“I could do this all night!” Garth Brooks said, warmly, to the audience, about two hours into his first New York concert since his legendary 1997 blow out at Central Park.
Last night (July 8) the country icon kicked off the first of two nights at New York’s Yankee Stadium, reminding everyone that the Big Apple loves country music, and that they love Garth. Towards the end of the show, he mentioned that when he comes to NYC, he sometimes wonders if he’s “good enough.”
“And then I realize, you love me just as I am!” It was a message of acceptance that surfaced a few times through the night.
The show started at about 9:20 pm (there was no opening act) with Brooks’ lead guitarist Johnny Garcia, wearing an NYPD baseball cap, playing a Hendrixian “Star Spangled Banner,” as the the rest of the band filed on stage. They launched into “Ain’t Goin’ Down (‘Til the Sun Comes Up)” and the stadium went crazy as Brooks appeared on stage. For the next two hours, it seemed that everyone in the audience knew every word to every song, from every era.
“Rodeo” followed and then 1997’s “Two Pina Coladas,” a song that seemingly paved the way for Jimmy Buffett-style beach country music that is quite the norm these days (it pre-dated Kenny Chesney’s No Shoes, No Shirt, No Problem by five years). The party was now in full gear. And the vibe of the audience was very much in that vein: Garth was back in the city, summer has just begun, and people were in a celebratory mood (even when it started raining).
And that mood stuck through most of the show, which featured mainly upbeat classics from Brooks’ hit-packed catalog. “That Summer,” “The Thunder Rolls,” of course “Friends in Low Places.” There was also a lovely interlude featuring Brooks’ wife, a superstar in her own right, Trisha Yearwood. She appeared on stage a few moments into their duet “In Another’s Eyes.” Then, Garth took a break, giving the spotlight to Ms. Yearwood, who rocked the crowd with a cover of the Everly Brothers’ and Linda Ronstadt’s classic, “When Will I Be Loved?” She then leveled the place with her classic ballad “How Do I Live.” During a particularly high note towards the end of the song, there was a bit of a funny moment when the audience tried to sing along with her. But some notes are attainable by very few singers, and Yearwood seemed to be the only one in the stadium who could hit it; it was a great reminder that she’s one of the great singers in any genre. That was followed by “She’s in Love with the Boy,” which saw Brooks, in the shadows, playing acoustic rhythm guitar, literally refusing to take the spotlight away from his wife.
He then returned to center stage for his classic cover of Billy Joel’s “Shameless,” which was the song that likely brought him to the attention of many New Yorkers, a generation ago. Around that time, he began elevating his concerts to arena rock spectacles,and that was certainly true last night – he stage had a huge runway that went around the floor of the stadium, and which he ran around several times throughout the night. But he also reminded everyone that he could entertain without any spectacle. Early in the show, he did a solo acoustic take on “The River,” and after the show’s final scheduled song, “Standing Outside the Fire,” he returned for a few solo numbers, “She’s Every Woman,” Bob Dylan’s “To Make You Feel My Love,” “Wrapped Up in You,” and finally, a second Billy Joel cover, “Piano Man.”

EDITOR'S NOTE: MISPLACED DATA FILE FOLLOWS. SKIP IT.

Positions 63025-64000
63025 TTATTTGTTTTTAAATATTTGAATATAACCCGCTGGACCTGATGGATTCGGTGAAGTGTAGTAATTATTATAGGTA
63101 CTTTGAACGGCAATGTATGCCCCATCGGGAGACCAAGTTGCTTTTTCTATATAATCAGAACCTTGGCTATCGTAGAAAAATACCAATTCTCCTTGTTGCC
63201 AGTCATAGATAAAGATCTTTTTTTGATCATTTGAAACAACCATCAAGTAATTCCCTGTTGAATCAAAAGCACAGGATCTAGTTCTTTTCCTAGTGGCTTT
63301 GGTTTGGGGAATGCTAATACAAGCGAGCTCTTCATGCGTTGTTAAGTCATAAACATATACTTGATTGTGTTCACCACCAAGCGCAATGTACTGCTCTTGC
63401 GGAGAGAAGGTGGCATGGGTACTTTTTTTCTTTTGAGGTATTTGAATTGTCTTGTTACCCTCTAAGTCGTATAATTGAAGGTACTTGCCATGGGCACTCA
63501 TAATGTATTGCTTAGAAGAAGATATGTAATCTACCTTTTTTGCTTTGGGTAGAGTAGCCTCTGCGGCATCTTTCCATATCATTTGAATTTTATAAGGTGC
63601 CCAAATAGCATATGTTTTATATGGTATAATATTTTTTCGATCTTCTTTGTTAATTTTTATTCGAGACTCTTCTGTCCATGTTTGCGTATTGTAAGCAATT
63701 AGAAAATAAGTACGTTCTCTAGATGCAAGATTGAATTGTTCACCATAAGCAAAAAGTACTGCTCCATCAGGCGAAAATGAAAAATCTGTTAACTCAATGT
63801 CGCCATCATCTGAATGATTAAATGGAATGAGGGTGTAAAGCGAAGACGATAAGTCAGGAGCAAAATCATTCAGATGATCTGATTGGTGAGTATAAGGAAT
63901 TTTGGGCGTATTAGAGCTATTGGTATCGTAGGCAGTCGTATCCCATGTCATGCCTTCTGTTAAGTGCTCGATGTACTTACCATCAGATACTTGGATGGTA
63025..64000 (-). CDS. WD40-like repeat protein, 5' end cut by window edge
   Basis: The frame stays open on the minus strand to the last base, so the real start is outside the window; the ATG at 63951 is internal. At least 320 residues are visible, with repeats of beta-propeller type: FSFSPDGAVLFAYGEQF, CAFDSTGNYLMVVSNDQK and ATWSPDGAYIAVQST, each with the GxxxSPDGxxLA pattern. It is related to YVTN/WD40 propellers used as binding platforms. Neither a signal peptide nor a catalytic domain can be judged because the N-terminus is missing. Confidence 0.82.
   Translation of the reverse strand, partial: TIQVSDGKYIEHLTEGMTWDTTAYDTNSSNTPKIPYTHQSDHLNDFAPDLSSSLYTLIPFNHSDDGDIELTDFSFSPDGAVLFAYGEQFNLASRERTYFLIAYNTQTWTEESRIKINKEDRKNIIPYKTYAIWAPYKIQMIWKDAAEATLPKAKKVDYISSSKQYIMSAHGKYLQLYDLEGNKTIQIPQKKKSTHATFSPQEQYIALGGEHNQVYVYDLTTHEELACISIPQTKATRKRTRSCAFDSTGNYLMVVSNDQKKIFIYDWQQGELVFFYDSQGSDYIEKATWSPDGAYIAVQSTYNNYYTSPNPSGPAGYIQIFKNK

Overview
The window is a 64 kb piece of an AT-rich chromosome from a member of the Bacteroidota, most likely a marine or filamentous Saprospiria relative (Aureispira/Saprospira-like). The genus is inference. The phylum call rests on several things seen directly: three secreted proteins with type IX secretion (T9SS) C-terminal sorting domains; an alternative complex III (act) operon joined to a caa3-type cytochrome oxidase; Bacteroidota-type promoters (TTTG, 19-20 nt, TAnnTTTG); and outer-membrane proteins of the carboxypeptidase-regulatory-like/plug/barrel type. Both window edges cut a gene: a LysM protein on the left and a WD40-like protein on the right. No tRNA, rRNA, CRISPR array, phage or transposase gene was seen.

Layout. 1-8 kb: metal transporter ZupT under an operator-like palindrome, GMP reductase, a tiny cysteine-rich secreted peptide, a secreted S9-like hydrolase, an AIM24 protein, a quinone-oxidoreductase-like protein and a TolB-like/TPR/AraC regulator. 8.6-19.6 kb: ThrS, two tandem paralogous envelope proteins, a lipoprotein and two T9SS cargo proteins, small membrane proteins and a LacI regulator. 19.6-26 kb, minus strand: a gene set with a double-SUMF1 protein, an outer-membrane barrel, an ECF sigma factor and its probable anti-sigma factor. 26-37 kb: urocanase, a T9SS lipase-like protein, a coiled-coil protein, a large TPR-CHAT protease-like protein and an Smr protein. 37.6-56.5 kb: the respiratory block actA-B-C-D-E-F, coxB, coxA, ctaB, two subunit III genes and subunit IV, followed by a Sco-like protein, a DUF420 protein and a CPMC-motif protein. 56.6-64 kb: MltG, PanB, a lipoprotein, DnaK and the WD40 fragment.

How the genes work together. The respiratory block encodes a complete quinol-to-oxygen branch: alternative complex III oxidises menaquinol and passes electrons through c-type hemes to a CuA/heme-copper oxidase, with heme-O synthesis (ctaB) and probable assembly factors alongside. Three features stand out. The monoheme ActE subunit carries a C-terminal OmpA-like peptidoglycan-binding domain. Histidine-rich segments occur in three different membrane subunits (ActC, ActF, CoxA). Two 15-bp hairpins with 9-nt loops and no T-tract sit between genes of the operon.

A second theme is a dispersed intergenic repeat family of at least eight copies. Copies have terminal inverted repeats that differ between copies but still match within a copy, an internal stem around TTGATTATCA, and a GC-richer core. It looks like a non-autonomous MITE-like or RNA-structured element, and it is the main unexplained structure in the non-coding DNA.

Earlier in the afternoon, I asked Garth if he would address the events of the past week in his show. “What’s gone on in America in the past few days,” he told me, “is the same thing that was going on in America down in Orlando, the same thing that went on in Paris. We’re all on the same planet together, so how we’ll address that is through the music. We’re going to do ‘People Loving People’ tonight, and watch what happens. It’s a new song that people won’t know as much as they know the old stuff, but watch the emotion that comes with it.”
The “new” song is on Brooks’ most recent album, 2014’s Man Against Machine, which isn’t so new anymore. And while that album may not have had the sales impact of his prior releases, he was right about the way the song was received. He introduced it by saying that it was “The most ‘Garth’ song we’ll play,” adding, “We’ve got to learn to love each other,” and that was much as he said; the song said the rest.
“People loving people,” he sang, along with a stadium filled with people seemingly doing just that. “That’s the enemy of all that’s evil.” Perhaps it’s an oversimplification of the world we live in, but it’s not inaccurate either. Later in the night, he said, “We need to embrace our differences and realize that they are our strengths!” That man walked it like he talked it: he leads a multi-cultural band, which includes white people, black people, a Latino, men and women, young and less-young, and he spoke, lovingly, about each member throughout the night. As he rocked a crowd of tens of thousands for over two hours, it was clear that the most recent song he played is the one that this era needs the most.